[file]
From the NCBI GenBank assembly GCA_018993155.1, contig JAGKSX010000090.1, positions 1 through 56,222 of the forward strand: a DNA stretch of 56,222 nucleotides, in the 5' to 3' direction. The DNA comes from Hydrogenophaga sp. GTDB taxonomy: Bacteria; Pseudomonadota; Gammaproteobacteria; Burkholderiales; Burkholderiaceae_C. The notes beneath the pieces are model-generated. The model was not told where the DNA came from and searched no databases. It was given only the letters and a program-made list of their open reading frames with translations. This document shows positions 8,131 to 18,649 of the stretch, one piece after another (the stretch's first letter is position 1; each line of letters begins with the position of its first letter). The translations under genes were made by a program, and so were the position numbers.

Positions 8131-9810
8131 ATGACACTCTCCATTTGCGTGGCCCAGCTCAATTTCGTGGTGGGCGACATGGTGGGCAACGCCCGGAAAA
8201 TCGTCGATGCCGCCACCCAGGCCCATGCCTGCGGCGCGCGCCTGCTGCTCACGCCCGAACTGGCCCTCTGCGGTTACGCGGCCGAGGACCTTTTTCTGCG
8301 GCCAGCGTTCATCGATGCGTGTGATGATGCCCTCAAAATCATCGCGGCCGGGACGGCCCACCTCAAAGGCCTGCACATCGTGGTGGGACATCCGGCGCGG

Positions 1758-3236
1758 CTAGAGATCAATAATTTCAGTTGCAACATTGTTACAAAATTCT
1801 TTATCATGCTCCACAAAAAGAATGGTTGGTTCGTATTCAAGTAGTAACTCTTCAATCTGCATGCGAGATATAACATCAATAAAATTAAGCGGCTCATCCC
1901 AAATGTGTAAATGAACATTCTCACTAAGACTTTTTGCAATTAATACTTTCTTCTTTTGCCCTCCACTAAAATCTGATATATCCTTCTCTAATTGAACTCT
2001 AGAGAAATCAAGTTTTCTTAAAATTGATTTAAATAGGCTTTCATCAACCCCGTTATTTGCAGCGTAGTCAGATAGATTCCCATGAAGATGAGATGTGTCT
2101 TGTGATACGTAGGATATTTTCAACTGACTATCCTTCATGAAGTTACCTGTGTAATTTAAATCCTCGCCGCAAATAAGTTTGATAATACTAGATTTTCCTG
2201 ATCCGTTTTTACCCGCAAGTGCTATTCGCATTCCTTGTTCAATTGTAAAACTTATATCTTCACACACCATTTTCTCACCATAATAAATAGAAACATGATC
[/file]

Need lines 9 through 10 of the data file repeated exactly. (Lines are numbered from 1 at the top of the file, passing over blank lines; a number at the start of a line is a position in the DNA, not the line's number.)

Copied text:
1901 AAATGTGTAAATGAACATTCTCACTAAGACTTTTTGCAATTAATACTTTCTTCTTTTGCCCTCCACTAAAATCTGATATATCCTTCTCTAATTGAACTCT
2001 AGAGAAATCAAGTTTTCTTAAAATTGATTTAAATAGGCTTTCATCAACCCCGTTATTTGCAGCGTAGTCAGATAGATTCCCATGAAGATGAGATGTGTCT